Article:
Liverpool legend Alan Hansen believes Kenny Dalglish's departure could precipitate an exodus of the club's best players.
Dalglish was sacked as manager on Wednesday after leading the Reds to eighth in the Premier League, their lowest league finish for 18 years.
The Scot travelled to Boston on Monday in the wake of Liverpool's 1-0 defeat to Swansea on the final day, a move provoked by the lack of assurances over his long-term future at the club after the cup final defeat to Chelsea on 5 May.
The 61-year-old outlined plans to improve the squad for a top-four finish next season and defended his reign to date during the meeting with Henry and Werner, but Liverpool's owners were unconvinced they could achieve Champions League qualification under the Scot's leadership.
And despite leading Liverpool to victory in the Carling Cup and to the final of the FA Cup he was informed of the club's decision by John W. Henry, Liverpool's principal owner and the chairman, Tom Werner, as he prepared to go on holiday on Wednesday.
A Liverpool club statement confirmed: "After a careful and deliberative review of the season, the club came to the decision that a change was appropriate. It is not a decision that was reached lightly or hastily. The search for a new manager will begin immediately."
And BBC pundit Hansen, who played alongside Dalglish at Liverpool during the 1980s, cautioned the manager's exit could prompt a number of players to reconsider their futures at Anfield.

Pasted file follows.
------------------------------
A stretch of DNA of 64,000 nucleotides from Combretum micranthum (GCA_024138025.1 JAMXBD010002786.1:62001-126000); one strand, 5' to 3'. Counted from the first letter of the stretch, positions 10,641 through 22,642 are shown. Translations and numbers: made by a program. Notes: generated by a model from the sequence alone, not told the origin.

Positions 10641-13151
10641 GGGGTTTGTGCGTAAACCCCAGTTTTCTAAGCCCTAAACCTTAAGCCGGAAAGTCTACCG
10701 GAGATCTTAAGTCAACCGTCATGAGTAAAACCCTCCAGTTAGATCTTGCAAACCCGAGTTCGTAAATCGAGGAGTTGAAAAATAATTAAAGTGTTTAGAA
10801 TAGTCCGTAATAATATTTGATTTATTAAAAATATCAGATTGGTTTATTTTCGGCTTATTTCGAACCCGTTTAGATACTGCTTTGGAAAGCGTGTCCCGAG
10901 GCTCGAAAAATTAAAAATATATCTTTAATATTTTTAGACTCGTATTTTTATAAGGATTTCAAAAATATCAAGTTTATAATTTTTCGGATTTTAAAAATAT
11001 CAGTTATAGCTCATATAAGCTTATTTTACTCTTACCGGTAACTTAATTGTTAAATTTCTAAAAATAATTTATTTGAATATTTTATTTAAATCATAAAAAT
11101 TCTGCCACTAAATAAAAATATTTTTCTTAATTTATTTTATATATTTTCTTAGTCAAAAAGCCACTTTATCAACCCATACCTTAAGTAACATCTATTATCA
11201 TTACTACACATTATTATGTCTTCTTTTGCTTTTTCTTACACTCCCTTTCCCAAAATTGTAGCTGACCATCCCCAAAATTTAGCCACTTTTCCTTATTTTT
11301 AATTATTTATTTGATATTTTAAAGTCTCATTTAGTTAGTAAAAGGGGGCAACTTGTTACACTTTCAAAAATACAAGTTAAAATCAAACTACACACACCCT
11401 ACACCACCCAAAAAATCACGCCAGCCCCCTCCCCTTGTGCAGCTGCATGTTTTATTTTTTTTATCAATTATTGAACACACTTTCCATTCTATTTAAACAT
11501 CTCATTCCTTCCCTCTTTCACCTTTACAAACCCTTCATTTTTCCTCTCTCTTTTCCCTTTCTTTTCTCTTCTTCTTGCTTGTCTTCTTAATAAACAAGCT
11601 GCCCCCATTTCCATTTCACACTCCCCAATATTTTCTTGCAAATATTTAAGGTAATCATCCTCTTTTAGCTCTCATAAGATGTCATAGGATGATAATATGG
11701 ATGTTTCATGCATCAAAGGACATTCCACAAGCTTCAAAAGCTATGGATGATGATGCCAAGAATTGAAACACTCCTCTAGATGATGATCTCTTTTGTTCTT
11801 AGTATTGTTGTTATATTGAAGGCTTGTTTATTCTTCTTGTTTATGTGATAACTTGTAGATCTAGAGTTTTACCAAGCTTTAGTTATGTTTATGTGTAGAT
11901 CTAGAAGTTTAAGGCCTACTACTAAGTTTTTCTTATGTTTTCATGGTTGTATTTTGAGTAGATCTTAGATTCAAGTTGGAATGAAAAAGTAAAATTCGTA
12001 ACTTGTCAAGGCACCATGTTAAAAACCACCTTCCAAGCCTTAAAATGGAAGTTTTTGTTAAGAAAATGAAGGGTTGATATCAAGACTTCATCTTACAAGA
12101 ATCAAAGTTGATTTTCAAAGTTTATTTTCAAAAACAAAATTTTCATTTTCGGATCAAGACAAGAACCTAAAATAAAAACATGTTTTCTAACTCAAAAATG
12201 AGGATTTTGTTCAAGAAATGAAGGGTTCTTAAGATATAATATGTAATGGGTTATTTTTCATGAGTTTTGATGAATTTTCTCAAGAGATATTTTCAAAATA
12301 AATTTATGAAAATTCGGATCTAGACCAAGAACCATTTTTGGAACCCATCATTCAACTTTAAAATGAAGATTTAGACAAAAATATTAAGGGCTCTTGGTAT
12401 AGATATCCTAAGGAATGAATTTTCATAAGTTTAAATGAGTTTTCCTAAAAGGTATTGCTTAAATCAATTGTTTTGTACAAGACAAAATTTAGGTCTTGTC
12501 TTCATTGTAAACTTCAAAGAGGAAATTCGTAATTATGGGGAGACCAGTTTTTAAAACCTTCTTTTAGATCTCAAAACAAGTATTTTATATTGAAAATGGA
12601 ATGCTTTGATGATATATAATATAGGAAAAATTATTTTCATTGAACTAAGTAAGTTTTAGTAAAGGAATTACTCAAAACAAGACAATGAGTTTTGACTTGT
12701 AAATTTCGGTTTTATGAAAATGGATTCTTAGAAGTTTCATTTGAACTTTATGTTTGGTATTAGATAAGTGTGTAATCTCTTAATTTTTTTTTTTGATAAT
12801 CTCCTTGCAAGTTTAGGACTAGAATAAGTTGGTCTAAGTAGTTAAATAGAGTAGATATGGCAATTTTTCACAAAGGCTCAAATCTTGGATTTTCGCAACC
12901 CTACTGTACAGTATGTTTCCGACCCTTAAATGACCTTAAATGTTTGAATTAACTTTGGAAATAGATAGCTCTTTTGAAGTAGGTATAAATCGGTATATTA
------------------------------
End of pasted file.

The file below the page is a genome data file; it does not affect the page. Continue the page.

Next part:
"Until the last couple of days, I do not think anyone saw this coming because there was a feeling that Kenny had done enough to earn another year," Hansen told the Telegraph.
"If the owners had backed him and allowed him to bring in a couple of players in, then Kenny would have been confident in being able to progress the team.
"But my concern is that Liverpool will face a problem in keeping hold of their best players now that Kenny has gone. In my opinion, the likes of Luis Suárez, Pepe Reina, Martin Skrtel and Daniel Agger would be more likely to stay at the club under Kenny Dalglish than anybody else.
"Throughout last season, it was clear that the players were 100 per cent behind Kenny and, when a manager goes, it always leads to uncertainty and confusion."
Andre Villas-Boas, the former Chelsea manager, Jürgen Klopp of Borussia Dortmund and Marseille's Didier Deschamps have all been linked to the role and FSG acknowledged that the search for a new manager would begin immediately.
"The owners now have to quickly find a new man and go about identifying new players and keeping those already there because the new season is only 10 weeks away," said Hansen.
"In making the change, Liverpool's owners have set the bar high for whoever comes in by making it clear that they are determined to get the club back into the Champions League.
"Kenny has a trophy this season and finished eighth, so what will happen in 12 months' time if the new man finishes seventh and wins nothing?"
FSG are expected to make significant funds available for the new manager but the club face considerable costs for removing Dalglish after only 16 months in charge. Steve Clarke, Dalglish's assistant, has also left the club and Liverpool are now without a manager, assistant manager, director of football, head of sports science and head of communications, following the departures of Damien Comolli, Dr Peter Brukner and Ian Cotton from Anfield in recent weeks.
"Liverpool are now looking for their fourth manager in two years, with Kenny following Roy Hodgson and Rafael Benítez in leaving the club, so they have to be careful," added Hansen.
"If you are looking for stability, then you cannot find that by changing key personnel on a regular basis.
"Kenny will regret not getting the club back into the Champions League, but when he reflects on his second spell as manager, he will look back on a time when he steadied the ship and brought success back by ending their long wait for a trophy."